Sandoval Signpost

An Independent Monthly Newspaper Serving the Community since 1988


poster by Josie Espinosa

Placitas Elementary Principal Dan MacEachen announces fifth grader Josie Espinoza as the winner of the local Arbor Day National Poster Contest.

A new “student” artist recognized in Placitas

The state-wide winner of the 2010 Arbor Day National Poster Contest was recognized April 27 at Placitas Elementary School. Josie Espinoza, a fifth grade student in Mr. Vince Sheehan’s class, took top honors with her artwork, edging out all other entries in the State of New Mexico.

The Arbor Day Foundation, which began in 1972 to celebrate the 100th anniversary of the first Arbor Day, invited fifth grade students from 46 states and the District of Columbia to show their interpretation of how “Trees are Terrific… In Cities and Towns!”

On behalf of the Foundation and their four regional partners, Keep New Mexico Beautiful, New Mexico State Forestry, Tree New Mexico, and Public Service Company of New Mexico, Placitas Elementary School Principle, Dan MacEachen, presented Josie with her awards in front of her peers and teachers.

The Arbor Day Foundation is one of the world’s largest nonprofit conservation organizations dedicated to planting trees. The Foundation plants and distributes more than 10 million trees each year. They work with the U.S. Forest Service to plant trees in America’s national forests and the National Association of State Foresters to plant trees in state forests. Through the generous donations of their members and partners, the Foundation has helped the Forest Service plant more than 18 million forestland trees since 1990.

To learn more about the Arbor Day Foundation visit,

Six Bernalillo High School students show over 700 students how science is done

The 50th Annual Central New Mexico Science & Engineering Research Challenge was held on March 19-21 at the University of New Mexico’s Johnson Center and Student Union Building. Close to 700 middle and high school students exhibited science fair projects and competed for nearly $60,000 in prizes and scholarships. Six Bernalillo High School students took home prizes.

For his project on Thermal Oceanic Comparisons, Brandon J. Casaus received a 1st Place Certificate from the American Meteorological Society, a 1st Place $100 savings bond from the Central New Mexico Audubon Society, a 1st Place certificate from the Stockholm Water Environment Federation, and a 1st Place certificate and $50 cash award from the United States Navy and Marine Corps.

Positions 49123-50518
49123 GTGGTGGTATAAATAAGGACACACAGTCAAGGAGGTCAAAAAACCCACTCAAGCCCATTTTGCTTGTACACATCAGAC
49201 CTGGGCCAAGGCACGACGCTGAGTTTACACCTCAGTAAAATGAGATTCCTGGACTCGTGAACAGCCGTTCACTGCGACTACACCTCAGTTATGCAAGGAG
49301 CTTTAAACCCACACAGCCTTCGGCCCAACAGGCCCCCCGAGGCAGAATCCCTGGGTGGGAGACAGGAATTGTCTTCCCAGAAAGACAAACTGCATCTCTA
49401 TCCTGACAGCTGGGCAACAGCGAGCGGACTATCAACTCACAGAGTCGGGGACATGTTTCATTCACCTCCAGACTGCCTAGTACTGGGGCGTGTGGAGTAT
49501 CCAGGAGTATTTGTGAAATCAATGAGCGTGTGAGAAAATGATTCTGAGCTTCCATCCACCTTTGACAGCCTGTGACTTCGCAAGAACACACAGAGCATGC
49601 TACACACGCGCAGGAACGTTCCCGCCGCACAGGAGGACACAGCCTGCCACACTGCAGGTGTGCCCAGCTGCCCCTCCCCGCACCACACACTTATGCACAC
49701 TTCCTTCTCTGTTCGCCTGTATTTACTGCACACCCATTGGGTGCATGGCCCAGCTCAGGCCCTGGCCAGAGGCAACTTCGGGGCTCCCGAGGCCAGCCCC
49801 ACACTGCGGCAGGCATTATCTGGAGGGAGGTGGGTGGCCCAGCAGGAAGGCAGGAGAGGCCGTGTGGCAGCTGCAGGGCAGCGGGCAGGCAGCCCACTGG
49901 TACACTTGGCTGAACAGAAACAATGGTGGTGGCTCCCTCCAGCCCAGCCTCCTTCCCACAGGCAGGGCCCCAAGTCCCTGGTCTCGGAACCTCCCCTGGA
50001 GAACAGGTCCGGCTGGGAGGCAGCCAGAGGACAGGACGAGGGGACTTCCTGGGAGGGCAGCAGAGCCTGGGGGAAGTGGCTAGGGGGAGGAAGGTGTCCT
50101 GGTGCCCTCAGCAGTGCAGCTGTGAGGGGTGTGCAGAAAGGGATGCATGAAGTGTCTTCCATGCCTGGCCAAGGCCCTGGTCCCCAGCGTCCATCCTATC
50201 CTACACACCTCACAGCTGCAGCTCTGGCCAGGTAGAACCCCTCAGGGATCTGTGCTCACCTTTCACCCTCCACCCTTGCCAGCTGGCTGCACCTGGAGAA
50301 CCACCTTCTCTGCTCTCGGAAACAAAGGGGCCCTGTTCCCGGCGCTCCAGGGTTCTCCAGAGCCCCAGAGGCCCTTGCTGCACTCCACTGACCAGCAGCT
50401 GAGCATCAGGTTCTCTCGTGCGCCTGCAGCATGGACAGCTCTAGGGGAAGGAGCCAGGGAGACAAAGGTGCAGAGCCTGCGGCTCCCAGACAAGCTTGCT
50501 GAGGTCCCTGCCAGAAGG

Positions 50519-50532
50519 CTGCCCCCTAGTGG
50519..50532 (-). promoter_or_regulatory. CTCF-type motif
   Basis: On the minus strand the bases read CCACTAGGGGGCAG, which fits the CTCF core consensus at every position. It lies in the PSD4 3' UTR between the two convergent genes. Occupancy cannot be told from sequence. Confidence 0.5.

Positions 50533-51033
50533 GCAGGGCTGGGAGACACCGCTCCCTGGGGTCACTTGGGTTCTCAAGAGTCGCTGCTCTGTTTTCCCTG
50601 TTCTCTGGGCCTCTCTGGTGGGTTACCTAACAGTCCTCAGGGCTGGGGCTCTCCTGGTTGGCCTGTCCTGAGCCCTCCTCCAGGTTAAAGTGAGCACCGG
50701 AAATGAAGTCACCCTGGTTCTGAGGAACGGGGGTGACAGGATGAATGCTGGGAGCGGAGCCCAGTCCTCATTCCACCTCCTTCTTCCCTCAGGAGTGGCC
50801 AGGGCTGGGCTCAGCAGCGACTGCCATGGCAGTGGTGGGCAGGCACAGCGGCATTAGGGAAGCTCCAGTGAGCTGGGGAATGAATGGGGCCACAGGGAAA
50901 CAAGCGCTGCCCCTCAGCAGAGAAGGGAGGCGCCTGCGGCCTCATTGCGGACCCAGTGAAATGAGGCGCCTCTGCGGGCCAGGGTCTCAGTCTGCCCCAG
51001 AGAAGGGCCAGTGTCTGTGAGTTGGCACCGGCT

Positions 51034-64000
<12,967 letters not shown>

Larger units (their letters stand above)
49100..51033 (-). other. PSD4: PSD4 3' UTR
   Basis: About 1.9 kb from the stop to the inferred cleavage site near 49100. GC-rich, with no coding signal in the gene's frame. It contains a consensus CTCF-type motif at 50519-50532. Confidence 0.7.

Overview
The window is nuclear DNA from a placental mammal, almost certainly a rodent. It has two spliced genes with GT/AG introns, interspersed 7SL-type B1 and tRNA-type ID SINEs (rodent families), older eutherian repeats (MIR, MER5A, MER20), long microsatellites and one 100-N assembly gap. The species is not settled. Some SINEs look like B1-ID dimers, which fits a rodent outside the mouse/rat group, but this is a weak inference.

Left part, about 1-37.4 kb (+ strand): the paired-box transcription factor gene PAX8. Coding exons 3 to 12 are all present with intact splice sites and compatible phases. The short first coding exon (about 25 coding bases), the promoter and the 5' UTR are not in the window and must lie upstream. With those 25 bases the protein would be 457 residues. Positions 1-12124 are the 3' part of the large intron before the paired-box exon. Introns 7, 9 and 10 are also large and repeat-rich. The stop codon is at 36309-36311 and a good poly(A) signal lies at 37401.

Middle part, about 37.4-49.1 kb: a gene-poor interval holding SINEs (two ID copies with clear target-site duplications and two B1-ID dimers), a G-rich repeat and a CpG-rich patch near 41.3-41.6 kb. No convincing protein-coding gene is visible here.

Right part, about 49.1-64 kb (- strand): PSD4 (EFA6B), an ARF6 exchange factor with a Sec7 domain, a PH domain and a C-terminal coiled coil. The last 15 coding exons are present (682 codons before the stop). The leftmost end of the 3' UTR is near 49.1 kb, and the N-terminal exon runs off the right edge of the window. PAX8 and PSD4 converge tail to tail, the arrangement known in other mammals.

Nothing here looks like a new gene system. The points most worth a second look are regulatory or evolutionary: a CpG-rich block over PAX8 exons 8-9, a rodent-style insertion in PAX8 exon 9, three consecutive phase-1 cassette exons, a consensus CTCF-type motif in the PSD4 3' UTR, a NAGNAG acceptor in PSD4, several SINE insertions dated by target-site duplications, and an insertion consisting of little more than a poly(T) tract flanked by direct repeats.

The Albuquerque African Violet Club awarded Holden C. Hyer’s 1st Place for his project, Get the Lead Out (about phytoremediation or using plants to extract pollutants from the soil), and invited him to display the project at the African Violet Show in April. In addition to taking “Top of Category” in his division, he also received the 1st Place $150 Angelo Brunacini Award, the 1st Place $100 Argus Invest Realty Award, the $100 1st Place Dave and Rhonda Hill Award, a $150 1st Place award from the New Mexico Society of Hazardous Materials Managers and a $100 1st Place award from Shaw Environmental, Inc.

Clayton J. Pankey was awarded “Top of Category” in the Senior Division Chemistry category and received a certificate and Honorable Mention medal.

Gabriela A. Ruiz’s project, Soundproofing Using Common Household Items earned her a 1st Place certificate and $50 cash award from Keep New Mexico Beautiful, Inc.

Mary Jo Griffin received a $25 1st Place award from Amuro Montoya Memorial Encouragement, $50 1st Place award from New Mexico Speech, Language and Hearing, and a $75 1st Place award from Turri Productions. 

For his Desirable Concrete Project, Michael A. Ward received $200 for 1st Place in the Dekker/Perich/Sabatini Engineering Excellence Award, $100 and 1st Place from Jim and LeAnne Smith Real Estate, $25 and 1st Place from the Mauro Montoya Memorial Encouragement Award, $100 and 1st Place from SMPC Architects, and $100 and 1st Place from the West Wood Realty LLC Award.

 And for her efforts, Bernalillo High School teacher, Robin Verdugo received the Teacher Award from the New Mexico Society of Hazardous Materials Managers.